Your heart rate is lower when you are at rest and increases when you exercise. This is because more oxygen-rich blood is needed by the muscles during exercise. People often don’t exercise at a high enough intensity, or continue the same intensity for several months, and wonder why they are no longer seeing results. Monitoring your heart rate during your workout is a great way to determine if you are exercising at the correct intensity. This can be done by hand, or by using a heart rate monitor. You gain the most benefits and lessen the risks when you exercise in your target heart rate zone. The target heart rate zone is typically 60-80% of your maximum heart rate (220-age). As you get into better shape, you will notice that it is more difficult to get your heart rate up. This is when you need to increase your exercise intensity so that you will continue to see results. You should always be challenged during your exercise.

No Time? Split up your Workout!

Not having enough time to exercise is one of the main reasons that people don’t exercise. Finding time to fit in the recommended 30 minutes of exercise per day can be difficult for those with busy schedules. The good news is that you don’t have to do all of your exercise in one sitting, you can split it up. Research shows that those who split up their 30 minute exercise session into 10 minute or 15 minute increments spread throughout the day obtained the same health benefits as those who did all 30 minutes of exercise at once.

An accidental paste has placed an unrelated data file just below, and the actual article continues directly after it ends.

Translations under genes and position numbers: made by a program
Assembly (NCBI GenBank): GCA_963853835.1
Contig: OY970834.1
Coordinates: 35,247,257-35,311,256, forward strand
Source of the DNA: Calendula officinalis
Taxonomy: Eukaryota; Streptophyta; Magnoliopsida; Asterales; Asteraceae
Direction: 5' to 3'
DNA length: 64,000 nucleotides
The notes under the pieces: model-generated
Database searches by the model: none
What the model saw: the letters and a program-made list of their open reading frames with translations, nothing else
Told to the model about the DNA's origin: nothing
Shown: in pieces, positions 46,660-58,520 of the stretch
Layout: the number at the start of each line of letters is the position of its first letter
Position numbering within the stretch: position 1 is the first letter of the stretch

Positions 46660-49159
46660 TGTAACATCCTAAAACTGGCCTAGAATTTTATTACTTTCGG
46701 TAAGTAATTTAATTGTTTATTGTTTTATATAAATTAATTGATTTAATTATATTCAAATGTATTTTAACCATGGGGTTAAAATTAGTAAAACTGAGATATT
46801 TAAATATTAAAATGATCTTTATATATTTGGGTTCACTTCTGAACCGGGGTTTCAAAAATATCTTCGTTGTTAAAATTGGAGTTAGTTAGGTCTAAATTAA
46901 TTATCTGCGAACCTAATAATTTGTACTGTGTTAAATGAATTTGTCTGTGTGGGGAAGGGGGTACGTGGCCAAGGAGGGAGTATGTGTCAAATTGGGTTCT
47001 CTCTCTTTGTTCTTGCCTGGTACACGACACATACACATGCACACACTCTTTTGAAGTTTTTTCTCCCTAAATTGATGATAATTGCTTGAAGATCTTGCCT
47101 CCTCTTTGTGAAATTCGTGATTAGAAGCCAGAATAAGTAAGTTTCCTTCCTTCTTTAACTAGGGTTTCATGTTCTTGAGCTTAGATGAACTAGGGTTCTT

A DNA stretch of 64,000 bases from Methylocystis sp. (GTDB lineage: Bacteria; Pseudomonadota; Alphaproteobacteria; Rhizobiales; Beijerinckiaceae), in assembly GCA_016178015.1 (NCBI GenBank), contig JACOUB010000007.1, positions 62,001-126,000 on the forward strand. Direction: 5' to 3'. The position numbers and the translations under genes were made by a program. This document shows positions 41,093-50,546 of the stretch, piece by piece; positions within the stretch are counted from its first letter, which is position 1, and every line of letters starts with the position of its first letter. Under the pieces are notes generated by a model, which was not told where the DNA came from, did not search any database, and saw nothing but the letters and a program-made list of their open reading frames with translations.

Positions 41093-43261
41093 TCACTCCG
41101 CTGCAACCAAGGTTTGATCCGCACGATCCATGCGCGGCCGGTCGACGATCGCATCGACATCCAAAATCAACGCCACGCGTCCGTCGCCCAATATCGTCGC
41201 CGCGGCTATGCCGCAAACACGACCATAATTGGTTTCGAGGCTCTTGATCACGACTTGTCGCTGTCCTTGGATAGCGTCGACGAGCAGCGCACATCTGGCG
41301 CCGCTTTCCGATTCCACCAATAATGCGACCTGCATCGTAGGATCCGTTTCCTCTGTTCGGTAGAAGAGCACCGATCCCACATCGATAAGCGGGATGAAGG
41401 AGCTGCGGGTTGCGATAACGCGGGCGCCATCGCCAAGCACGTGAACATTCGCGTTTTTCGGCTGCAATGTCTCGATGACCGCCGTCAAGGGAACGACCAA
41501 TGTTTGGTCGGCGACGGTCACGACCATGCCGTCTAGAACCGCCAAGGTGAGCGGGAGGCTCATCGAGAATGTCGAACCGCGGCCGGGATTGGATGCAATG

Components of an Exercise Session

There are 4 components to a successful exercise session. Too often people skip some of these components, and typically they are not able to get the most out of their workouts, are always sore, and sometimes end up with an injury. Everyone should learn to follow each of these components during their exercise sessions. You not only will get more out of your workout, but will also see better results safely.

  • Warm-up: At least 5-10 min of light to moderate intensity aerobic activity.
  • Conditioning: At least 20-60 min of aerobic, resistance, and/or neuromotor exercise (exercise bouts can be split up into 10min increments throughout the day).
  • Cool-down: At least 5-10 min of light to moderate intensity aerobic activity
  • Stretching: At least 5-10 min of stretching exercises performed after the warm-up and/or cool-down.

Consistency is Key!